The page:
Next up: self-defense training. Or a good long cry.
A while ago, I made a resolution to be more direct with people. This was not a new year’s resolution, or borne of any specific incident, so perhaps it wasn’t a resolution at all but more of a commitment to try, but there you have it.
When I say direct, I don’t mean aggressive. I specifically mean “not passive-aggressive.” I decided that I was going to opt out of passive-aggressive interactions in an effort to be more clear and straightforward. I was getting very tired of these conversations:
“You know, I’m so glad that we are friends, and I hope that you know that if there’s anything, really, anything, that’s ever bothering you, you can always come to me because our friendship is important to me and I hope it is to you, too.”
Translation: “You hurt my feelings and I want you to apologize.”
I decided to skip the crap and go straight for the apology. This seems like good practice, right?
So yesterday, someone suggested to me in an email that I had been less-than-honest in my dealings with a charity auction that is held at the law school. (Side note: who cheats a charity auction? I mean, seriously?) Following my new “cut the crap” model, I took the high road, responded directly, claimed the prize I believed was rightfully mine, and thought that was the end of it.
I was wrong. I got another email, this one even more thinly veiled, suggesting that there had been shady dealings and I had come by a prize that I won at this auction in a less than honest way. (Side note #2: remember the part where I said that this was a charity auction? Yeah, so I bid MORE MONEY than this person, and this person WORKS FOR THE CHARITY. As I see it, he should be more interested in the charity getting the money than in himself getting the prize. But I digress.) I responded with a very direct email, to this effect: “it sounds like you’re accusing me of cheating. I don’t like that. Let’s take this up with the auction board and both agree to be bound by their decision.”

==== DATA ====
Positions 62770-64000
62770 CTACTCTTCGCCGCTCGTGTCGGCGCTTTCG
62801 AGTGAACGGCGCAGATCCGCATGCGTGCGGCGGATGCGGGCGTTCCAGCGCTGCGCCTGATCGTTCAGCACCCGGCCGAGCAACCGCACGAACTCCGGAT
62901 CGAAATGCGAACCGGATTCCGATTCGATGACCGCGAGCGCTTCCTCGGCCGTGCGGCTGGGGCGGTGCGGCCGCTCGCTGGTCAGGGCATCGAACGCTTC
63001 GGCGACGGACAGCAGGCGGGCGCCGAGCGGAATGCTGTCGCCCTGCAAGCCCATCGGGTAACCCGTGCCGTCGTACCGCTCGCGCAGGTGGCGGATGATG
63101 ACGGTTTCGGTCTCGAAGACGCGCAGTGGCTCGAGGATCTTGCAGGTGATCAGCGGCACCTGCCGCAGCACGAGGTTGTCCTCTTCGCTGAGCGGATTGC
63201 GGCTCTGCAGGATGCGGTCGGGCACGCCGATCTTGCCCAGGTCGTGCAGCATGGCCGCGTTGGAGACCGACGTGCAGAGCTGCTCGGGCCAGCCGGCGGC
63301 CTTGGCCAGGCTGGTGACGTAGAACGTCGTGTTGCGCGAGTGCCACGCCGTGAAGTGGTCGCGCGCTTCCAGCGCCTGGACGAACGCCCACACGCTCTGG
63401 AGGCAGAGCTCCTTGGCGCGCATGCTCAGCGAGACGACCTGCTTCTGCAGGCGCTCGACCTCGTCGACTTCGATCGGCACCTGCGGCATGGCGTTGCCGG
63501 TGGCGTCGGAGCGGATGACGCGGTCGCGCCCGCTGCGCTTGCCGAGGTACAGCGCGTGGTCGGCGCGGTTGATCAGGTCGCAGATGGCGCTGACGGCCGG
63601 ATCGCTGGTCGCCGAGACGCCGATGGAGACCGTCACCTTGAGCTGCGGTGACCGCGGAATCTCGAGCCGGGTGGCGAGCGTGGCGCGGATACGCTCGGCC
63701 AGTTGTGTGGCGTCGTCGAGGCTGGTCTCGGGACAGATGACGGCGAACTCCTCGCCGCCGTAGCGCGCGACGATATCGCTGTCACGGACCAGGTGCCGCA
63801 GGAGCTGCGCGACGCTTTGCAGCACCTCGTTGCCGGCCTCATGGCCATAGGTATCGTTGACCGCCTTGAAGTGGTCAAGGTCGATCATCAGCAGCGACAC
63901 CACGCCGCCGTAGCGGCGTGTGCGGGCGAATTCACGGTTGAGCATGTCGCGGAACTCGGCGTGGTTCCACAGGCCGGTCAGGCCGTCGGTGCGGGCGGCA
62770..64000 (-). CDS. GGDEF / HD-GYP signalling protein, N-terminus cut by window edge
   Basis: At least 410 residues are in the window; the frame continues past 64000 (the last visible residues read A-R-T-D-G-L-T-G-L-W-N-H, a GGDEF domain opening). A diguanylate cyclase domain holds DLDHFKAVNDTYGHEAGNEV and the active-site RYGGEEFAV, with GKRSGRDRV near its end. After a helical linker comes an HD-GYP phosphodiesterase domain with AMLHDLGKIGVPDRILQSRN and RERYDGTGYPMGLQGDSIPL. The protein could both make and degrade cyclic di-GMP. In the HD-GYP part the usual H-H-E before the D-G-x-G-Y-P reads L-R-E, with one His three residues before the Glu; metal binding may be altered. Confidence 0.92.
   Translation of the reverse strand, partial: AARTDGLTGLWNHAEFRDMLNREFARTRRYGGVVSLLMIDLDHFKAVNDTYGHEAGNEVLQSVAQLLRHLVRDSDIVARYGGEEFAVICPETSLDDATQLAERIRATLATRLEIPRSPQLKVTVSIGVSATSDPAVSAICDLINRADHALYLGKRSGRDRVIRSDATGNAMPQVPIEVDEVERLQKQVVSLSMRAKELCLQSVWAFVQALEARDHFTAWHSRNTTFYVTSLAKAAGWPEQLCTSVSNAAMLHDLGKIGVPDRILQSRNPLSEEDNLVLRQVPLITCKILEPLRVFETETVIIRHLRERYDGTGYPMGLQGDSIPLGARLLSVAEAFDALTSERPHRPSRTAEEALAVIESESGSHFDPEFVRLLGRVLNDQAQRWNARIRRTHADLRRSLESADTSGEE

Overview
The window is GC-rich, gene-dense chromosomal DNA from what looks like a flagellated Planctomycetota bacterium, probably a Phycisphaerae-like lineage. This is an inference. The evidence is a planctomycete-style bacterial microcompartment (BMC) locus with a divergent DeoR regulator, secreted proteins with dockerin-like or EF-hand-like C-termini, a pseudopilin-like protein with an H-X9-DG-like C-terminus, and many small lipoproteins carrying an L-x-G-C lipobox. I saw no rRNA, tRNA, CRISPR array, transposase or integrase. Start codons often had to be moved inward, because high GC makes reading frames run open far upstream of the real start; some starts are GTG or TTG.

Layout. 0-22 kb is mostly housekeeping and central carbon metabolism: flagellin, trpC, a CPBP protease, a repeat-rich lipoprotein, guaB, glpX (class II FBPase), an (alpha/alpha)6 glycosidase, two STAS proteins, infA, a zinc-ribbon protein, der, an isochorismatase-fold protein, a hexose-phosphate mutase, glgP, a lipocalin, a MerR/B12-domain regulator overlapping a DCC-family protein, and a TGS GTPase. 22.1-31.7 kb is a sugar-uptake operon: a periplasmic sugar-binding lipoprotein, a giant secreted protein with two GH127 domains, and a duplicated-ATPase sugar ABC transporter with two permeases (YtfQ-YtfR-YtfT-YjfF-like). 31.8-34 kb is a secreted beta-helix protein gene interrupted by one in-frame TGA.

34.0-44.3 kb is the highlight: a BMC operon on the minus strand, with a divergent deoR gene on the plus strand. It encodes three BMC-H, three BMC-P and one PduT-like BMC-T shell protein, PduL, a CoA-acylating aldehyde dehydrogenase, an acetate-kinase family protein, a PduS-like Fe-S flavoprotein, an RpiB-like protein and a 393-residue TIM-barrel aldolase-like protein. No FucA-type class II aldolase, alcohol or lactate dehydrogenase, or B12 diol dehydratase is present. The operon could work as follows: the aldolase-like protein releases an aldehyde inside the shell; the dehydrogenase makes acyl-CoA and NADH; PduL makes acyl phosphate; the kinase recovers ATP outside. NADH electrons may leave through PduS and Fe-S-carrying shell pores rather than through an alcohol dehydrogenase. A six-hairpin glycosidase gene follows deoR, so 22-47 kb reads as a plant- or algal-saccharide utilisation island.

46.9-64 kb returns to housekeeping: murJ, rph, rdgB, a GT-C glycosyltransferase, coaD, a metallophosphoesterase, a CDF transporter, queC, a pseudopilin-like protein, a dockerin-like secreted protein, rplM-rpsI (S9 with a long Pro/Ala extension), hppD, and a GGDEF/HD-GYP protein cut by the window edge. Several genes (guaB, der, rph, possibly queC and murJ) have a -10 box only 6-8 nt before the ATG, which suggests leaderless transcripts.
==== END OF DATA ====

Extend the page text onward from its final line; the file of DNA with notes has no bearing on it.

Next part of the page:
Feeling kind of proud, I sent this second, even more direct email, silently congratulating myself on keeping my emotions out of it, not being passive aggressive, not allowing myself to be bullied into giving up something that I thought was rightfully mine, not apologizing when I wasn’t sorry, etc. I was pleased with this email.
Then I got a third email. It said: “sorry if I sounded accusatory, it’s yours. Take it.”
That should make me happy, right? My cut the crap model is working! I asserted myself, to good result! I wasn’t rude! What huge progress! I should be totally convinced of the wisdom of my new model for directness!
Instead, I felt bitchy for not having included any nice, soft, apologetic language in my email, and worried that I came off sounding like a bully, and spent an hour making John reassure me that no, I am not a bitch.
Baby steps, people.